In 1976 I made a batch of potpourri that was supposed to last 50 years. I still have it. And it smells great. It is about 40 years old. I haven’t made any since then! But I would have to say that this is one of my favorite potpourri recipes and it’s superior to anything you buy — it truly is potpourri that lasts 50 years. You know how things become popular and all of a sudden it’s everywhere and everyone is trying to make a buck. And then you get these factory-made batches of synthetic smelling flowers. And synthetic air fresheners that you plug into an outlet.
I am surprised that this mixture has such a wonderful scent.
Since I’m a naturalist, I collect things from the earth. Rocks, shells, leaves, seed pods, flowers, and even the petals after they have fallen from the vase. I’ve been doing this since I was a child. I like to preserve nature.
So let’s roll back the clock to when potpourri making was an art — back to 1895. The French gathered flowers in the spring and summer months, left them out for days, where they became limp, and then layered them in a pot with salt. They stirred the mixture as it dried, and later added spices which would act as preservatives. Next, they would put the dried potpourri in pots with holes in it — and place them in rooms to acheive a pleasant scent.
This recipe is described as a moist potpourri (potpourri is French meaning “rotted pot” — not a very good sounding thing.) And this recipe comes from a book, Fragrant Flowers and Leaves by Donald McDonald (1895), in The Illustrated Earth Garden Herbal by Keith Vincent Smith.
Potpourri that lasts 50 years
1 quart fresh strongly scented roses, gathered early in the day after the dew has dried off them
2.5 ounces of sea salt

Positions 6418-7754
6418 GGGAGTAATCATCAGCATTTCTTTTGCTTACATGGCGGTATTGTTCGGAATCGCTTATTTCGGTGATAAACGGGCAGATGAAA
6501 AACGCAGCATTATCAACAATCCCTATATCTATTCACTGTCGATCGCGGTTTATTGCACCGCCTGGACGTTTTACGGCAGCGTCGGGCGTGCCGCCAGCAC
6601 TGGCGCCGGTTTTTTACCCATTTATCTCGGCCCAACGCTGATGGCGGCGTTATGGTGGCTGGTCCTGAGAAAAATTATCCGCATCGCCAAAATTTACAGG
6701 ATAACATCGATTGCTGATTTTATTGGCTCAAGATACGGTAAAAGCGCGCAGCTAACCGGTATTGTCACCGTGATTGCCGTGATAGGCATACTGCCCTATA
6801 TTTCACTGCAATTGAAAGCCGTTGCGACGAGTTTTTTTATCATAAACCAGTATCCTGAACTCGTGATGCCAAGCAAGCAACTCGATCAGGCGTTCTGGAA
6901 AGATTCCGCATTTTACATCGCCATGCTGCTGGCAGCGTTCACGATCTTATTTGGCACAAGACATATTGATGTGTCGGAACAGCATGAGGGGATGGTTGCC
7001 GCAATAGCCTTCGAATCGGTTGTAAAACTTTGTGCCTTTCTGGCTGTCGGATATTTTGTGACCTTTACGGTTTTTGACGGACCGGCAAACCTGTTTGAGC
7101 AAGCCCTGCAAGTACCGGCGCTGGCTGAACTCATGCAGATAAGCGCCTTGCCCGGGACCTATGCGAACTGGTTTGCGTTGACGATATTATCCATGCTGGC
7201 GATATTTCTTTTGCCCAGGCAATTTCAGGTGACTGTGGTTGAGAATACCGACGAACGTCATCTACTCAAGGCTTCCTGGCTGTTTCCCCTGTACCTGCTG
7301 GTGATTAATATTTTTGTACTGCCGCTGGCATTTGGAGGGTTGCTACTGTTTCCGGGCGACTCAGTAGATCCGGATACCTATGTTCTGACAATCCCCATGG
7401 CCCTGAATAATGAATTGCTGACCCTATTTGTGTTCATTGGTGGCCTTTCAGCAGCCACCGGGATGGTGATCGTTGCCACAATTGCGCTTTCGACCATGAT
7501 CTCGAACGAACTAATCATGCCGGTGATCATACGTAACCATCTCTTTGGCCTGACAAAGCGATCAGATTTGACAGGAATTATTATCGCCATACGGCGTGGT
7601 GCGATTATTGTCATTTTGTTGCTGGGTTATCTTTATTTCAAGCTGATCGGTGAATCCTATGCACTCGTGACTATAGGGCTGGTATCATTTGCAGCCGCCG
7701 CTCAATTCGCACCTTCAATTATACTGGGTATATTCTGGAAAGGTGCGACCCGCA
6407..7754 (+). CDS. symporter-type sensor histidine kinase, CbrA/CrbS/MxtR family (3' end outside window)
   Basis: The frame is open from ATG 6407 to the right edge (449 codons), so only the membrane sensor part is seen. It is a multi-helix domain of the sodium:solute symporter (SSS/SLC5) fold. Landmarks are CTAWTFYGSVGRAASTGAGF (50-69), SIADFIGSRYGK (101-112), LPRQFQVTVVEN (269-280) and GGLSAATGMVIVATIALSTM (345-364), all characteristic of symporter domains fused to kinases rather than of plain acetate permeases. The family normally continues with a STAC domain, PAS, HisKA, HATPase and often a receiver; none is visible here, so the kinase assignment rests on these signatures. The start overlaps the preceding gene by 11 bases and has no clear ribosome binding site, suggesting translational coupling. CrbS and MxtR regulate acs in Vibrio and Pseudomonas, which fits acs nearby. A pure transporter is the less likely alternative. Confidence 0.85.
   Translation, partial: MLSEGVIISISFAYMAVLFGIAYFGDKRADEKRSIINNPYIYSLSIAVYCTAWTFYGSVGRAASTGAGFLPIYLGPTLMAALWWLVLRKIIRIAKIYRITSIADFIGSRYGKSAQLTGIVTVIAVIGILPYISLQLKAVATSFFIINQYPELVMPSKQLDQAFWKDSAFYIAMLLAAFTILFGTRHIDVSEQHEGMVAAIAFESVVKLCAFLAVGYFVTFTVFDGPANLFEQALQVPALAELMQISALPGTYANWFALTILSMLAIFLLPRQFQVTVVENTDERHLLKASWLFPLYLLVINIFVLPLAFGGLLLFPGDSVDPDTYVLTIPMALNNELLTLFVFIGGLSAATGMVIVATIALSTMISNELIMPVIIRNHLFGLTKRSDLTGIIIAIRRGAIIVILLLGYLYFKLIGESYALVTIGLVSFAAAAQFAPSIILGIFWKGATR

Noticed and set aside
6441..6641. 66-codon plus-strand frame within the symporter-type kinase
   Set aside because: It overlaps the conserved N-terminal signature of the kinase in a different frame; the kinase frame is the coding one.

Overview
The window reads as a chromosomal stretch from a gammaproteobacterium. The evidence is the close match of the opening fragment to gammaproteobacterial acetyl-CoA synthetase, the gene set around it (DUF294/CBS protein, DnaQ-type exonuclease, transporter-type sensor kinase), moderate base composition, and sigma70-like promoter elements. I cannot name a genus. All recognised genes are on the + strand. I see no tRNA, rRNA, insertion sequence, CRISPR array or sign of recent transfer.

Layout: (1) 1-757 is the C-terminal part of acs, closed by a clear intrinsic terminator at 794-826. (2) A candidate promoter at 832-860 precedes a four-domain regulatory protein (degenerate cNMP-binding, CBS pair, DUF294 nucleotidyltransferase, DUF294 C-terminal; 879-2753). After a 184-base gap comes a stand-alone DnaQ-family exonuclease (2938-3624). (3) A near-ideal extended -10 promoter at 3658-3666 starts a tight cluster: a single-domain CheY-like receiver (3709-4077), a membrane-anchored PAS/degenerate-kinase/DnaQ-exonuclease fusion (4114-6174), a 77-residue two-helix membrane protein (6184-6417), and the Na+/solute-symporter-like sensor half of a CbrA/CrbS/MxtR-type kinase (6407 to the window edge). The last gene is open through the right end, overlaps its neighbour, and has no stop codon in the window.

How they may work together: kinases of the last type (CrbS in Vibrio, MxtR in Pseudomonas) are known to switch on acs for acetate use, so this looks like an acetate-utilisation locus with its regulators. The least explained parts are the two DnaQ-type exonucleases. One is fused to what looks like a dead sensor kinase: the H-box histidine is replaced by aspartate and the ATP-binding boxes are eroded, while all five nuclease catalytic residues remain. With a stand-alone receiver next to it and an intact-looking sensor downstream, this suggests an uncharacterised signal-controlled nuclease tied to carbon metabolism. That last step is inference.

1 ounce allspice berries, crushed
1 ounce cloves, crushed
1 ounce brown sugar
.5 ounce benzoin gum, powdered
.25 ounce orris root, powdered
1 Tablespoon of brandy
Any other fragrant fresh flowers or leaves on hand, such as orange flowers, lemon flowers, lavender flowers, lemon verbena leaves, etc.
Pluck the petals from the freshly picked roses and place them in a very large mixing bowl or tub.
Sprinkle evenly over the roses the sea salt. “Let them remain two or three days,” says McDonald, “and if fresh flowers are added, some more salt must be sprinkled over them.”
When the two or three days have elapsed, add the other ingredients.
Sprinkle the brandy over the spiced, salted flowers and add any other fresh fragrant flowers. I added small pine cones, whole cardamom seeds, etc.
Stir thoroughly. Mix every week and keep in a tightly covered container. After a month, put it in an airtight jar and uncover when you need a nice scent.
Over the years, add a Tablespoon of brandy to the mixture, salt, and newer dried herbs — stir, and it will continue to smell good. This is what it looks like today, 40 years later:
I updated this batch of 40 years old, not because it needed anything — but I wanted to add some of the clippings from my current garden: